Last December 14, Nigeria was listed among 34 mainly Muslim countries by Saudi Arabia to coordinate a global fight against terrorist organisations.

According to the government of Saudi Arabia, the alliance would confront not only ISIS, but “any terrorist group in front of us.”

BBC with additional report from Nation

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WAIVER CESSATION: Igbokwe urges NIMASA to evolve stronger collaboration with Ships owners

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…Stresses the need for timely disbursement of N44.6billion CVFF***

Highly revered Nigerian Maritime Lawyer, and Senior Advocate of Nigeria (SAN), Mike Igbokwe has urged the Nigeria Maritime Administration and safety Agency (NIMASA) to partner with ship owners and relevant association in the industry to evolving a more vibrant merchant shipping and cabotage trade regime.

Igbokwe gave the counsel during his paper presentation at the just concluded two-day stakeholders’ meeting on Cabotage waiver restrictions, organized by NIMASA.

“NIMASA and shipowners should develop merchant shipping including cabotage trade. A good start is to partner with the relevant associations in this field, such as the Nigeria Indigenous Shipowners Association (NISA), Shipowners Association of Nigeria (SOAN), Oil Trade Group & Maritime Trade Group of the Nigerian Association of Chambers of Commerce, Industry, Mines and Agriculture (NACCIMA).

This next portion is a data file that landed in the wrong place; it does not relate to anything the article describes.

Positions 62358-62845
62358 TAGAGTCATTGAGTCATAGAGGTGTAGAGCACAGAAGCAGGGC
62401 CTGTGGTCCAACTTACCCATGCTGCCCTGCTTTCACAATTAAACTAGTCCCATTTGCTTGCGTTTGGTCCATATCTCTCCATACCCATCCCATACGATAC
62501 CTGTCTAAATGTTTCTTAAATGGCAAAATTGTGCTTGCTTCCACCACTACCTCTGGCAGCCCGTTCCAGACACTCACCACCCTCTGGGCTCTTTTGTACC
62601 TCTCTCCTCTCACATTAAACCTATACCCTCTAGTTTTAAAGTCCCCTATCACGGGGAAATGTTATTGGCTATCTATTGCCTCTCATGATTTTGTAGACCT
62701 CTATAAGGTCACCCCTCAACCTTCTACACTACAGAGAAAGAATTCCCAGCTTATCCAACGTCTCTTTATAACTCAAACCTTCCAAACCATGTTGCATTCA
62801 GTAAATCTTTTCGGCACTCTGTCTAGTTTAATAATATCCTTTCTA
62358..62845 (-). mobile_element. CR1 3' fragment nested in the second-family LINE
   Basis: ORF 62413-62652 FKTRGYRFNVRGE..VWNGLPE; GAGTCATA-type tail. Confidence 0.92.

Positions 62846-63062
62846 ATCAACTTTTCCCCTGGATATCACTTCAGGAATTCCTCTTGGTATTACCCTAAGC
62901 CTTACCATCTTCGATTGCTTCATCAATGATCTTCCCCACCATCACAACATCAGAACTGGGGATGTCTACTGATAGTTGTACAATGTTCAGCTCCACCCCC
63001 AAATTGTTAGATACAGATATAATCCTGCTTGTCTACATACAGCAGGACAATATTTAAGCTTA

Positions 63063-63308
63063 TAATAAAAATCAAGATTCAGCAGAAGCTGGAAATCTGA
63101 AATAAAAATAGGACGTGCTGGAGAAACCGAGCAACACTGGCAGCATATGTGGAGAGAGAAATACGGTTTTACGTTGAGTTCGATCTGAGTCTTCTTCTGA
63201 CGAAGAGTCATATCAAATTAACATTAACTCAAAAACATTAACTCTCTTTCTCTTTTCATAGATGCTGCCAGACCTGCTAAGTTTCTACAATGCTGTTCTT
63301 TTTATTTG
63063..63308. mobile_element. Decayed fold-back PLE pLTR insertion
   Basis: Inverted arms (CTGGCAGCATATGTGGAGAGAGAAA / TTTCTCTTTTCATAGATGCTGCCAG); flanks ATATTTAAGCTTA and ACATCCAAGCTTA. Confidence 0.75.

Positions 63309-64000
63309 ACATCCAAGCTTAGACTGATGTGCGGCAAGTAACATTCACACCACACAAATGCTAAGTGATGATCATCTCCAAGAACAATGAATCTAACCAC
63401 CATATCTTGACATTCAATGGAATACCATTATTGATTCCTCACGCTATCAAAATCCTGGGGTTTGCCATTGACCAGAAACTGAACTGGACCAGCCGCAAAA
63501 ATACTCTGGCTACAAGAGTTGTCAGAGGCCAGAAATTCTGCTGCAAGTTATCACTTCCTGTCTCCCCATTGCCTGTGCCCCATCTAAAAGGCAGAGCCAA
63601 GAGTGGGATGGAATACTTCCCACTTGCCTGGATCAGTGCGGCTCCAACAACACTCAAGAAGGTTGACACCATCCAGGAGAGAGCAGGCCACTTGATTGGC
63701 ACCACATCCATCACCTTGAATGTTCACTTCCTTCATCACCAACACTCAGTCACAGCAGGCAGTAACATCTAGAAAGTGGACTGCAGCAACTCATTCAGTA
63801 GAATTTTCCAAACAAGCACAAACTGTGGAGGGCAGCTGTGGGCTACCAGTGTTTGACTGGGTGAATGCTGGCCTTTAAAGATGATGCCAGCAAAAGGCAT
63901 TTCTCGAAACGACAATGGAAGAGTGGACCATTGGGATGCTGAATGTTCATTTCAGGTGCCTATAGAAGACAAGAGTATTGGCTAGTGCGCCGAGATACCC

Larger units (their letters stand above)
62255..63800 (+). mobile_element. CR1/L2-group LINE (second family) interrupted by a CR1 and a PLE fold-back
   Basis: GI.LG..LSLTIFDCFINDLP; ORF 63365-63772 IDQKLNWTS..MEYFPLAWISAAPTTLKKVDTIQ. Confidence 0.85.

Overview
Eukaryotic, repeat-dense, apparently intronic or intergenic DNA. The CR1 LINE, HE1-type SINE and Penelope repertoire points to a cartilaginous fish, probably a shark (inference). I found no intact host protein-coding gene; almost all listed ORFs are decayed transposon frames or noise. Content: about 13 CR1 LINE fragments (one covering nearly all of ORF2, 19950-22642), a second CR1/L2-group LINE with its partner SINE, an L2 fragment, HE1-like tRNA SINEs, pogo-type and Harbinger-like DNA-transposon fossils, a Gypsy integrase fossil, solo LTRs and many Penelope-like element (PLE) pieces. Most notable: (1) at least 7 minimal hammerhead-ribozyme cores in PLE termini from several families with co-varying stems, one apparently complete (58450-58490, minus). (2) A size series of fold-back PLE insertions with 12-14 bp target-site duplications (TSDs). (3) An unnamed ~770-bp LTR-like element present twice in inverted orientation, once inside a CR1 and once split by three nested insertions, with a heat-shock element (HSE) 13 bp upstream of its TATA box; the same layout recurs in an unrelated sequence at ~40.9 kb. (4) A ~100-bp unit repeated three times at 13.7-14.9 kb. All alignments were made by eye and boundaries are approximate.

“A cursory look at their vision, mission and objectives, show that they are willing to improve the maritime sector, not just for their members but for stakeholders in the maritime economy and the country”.

Adding that it is of utmost importance for NIMASA to have a through briefing and regular consultation with ships owners, in other to have insight on the challenges facing the ship owners.

“It is of utmost importance for NIMASA to have a thorough briefing and regular consultations with shipowners, to receive insight on the challenges they face, and how the Agency can assist in solving them and encouraging them to invest and participate in the maritime sector, for its development.